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So long, skinny jeans. See you in the next cycle

There is some reasoning behind the life and death of a fashion trend.
Image by Alicia Zheng
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NPR
There is some reasoning behind the life and death of a fashion trend.

When Moe Black was a teenager, you could wear only one style of pants.

"If you wore anything besides skinny jeans, you were, like, weird," said Black, now a 29-year-old fashion content creator. At the time, skinny jeans had fashion and pop culture in a stretch-denim chokehold.

Black recalled taking style cues from the stars she saw on MTV and VH1, telling NPR she looked to bands like Green Day.

"A lot of these bands were anti-government, anti-war," she said. "And I felt like the way that they dressed was such a symbol of what they believed."

Her uniform: dyed hair in a side part, oversize graphic tee, checkerboard Vans and jeans so tight they looked painted on. But as ubiquitous as they once were, skinny jeans are out. And looser, 1990s-inspired styles are in.

So, what happened?

It's not just pants that come and go. Everything from shoes to color palettes to entire aesthetics cycle in and out of style. And keeping up with it all can feel dizzying. But there is some logic to how it all works.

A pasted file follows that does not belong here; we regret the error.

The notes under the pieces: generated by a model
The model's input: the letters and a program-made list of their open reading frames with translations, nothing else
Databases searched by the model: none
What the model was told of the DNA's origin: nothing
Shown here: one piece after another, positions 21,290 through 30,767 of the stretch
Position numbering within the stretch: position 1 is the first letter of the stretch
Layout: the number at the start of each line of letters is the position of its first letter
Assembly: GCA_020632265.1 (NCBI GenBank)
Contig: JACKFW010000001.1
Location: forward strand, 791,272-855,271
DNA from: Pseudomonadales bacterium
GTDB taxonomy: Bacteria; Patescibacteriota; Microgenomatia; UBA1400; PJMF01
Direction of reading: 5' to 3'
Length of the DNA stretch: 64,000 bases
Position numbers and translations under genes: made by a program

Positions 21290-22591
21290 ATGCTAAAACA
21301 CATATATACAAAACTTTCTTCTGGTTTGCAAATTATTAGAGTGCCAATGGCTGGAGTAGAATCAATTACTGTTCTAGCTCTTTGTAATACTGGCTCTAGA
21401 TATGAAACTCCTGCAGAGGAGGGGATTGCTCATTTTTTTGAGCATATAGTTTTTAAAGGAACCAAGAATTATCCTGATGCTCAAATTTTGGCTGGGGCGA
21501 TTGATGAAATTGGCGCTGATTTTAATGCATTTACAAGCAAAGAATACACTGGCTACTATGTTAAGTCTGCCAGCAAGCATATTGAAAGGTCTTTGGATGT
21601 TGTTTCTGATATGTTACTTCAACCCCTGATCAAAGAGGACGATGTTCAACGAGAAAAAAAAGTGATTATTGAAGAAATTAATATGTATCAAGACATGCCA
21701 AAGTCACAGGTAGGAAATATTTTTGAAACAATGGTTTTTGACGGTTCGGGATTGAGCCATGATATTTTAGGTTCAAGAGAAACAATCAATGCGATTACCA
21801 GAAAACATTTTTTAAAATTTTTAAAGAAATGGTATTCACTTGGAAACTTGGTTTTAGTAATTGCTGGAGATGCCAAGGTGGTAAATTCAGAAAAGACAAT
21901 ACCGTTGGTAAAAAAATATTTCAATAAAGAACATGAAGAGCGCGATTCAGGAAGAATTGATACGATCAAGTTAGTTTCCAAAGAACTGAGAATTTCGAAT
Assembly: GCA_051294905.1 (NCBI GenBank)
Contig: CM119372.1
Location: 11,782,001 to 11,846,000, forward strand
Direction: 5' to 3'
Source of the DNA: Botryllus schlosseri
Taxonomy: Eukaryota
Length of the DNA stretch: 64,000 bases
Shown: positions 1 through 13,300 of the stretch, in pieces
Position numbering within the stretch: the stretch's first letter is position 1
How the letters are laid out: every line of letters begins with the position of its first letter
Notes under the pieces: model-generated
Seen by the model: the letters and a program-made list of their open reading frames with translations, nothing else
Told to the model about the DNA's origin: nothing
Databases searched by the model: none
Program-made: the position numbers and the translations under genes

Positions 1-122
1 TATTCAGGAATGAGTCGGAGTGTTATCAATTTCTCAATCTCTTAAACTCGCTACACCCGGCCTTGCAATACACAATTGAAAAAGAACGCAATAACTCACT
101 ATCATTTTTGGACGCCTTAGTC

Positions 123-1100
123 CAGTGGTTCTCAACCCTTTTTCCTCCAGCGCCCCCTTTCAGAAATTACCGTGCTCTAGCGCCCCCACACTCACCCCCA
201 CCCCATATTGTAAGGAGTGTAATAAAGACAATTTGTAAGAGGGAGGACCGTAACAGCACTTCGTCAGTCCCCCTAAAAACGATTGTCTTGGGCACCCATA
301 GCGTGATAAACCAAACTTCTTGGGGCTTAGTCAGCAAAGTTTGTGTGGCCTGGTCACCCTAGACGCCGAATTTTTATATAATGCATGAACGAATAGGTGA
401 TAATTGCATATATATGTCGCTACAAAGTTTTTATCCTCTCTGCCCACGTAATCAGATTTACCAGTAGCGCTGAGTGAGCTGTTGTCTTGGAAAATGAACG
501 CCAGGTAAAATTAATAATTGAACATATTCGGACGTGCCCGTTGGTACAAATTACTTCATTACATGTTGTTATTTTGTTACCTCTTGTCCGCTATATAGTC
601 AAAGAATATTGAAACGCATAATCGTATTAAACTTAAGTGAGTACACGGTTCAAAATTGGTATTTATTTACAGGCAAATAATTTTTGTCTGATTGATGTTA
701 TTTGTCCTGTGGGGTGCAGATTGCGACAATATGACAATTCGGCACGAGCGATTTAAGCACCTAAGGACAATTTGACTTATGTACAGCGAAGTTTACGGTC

The life and death of a trend

The life of a trend starts with a trendsetter.

"It's traditionally started with designers and the people that are making the clothes for us to purchase," said Ashlyn Greer, CEO and founder of Fashivly, a personal styling company.

In the first year of the trend life cycle, a new style is invented — that could be by subcultures in music or art or by fashion designers experimenting with new shapes or drawing from the archives.

Model Shalom Harlow walks down the runway wearing fashion from the Marc Jacobs grunge-inspired collection for the Perry Ellis label in November 1992.
Thomas Iannaccone / WWD via Getty Images
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WWD via Getty Images
Model Shalom Harlow walks down the runway wearing fashion from the Marc Jacobs grunge-inspired collection for the Perry Ellis label in November 1992.

Take grunge, for example. In 1992, fashion designer Marc Jacobs released a collection for Perry Ellis paying homage to the alternative rock movement of the Pacific Northwest.

That collection put the style's slouchy silhouettes and plaid flannels on the fashion map, Greer said.

"And then now all of a sudden, there's a Vogue editorial about grunge dressing," she said. "And now all these other people in mainstream culture start to adopt that."

Media and early adopters of a trend — like celebrities, influencers or your fashionable friend — spread the trend to the masses. At this point, retailers scramble to produce the clothes consumers want.

Then, once enough people catch on to the trend, it's not cool anymore.

Until the trend repeats, and what's old feels new again.

Fashion imitates life

"Novelty is both the essence of fashion and its economic engine," said fashion historian and journalist Kimberly Chrisman-Campbell. "It's what keeps us buying clothes even when we have more clothes than we need."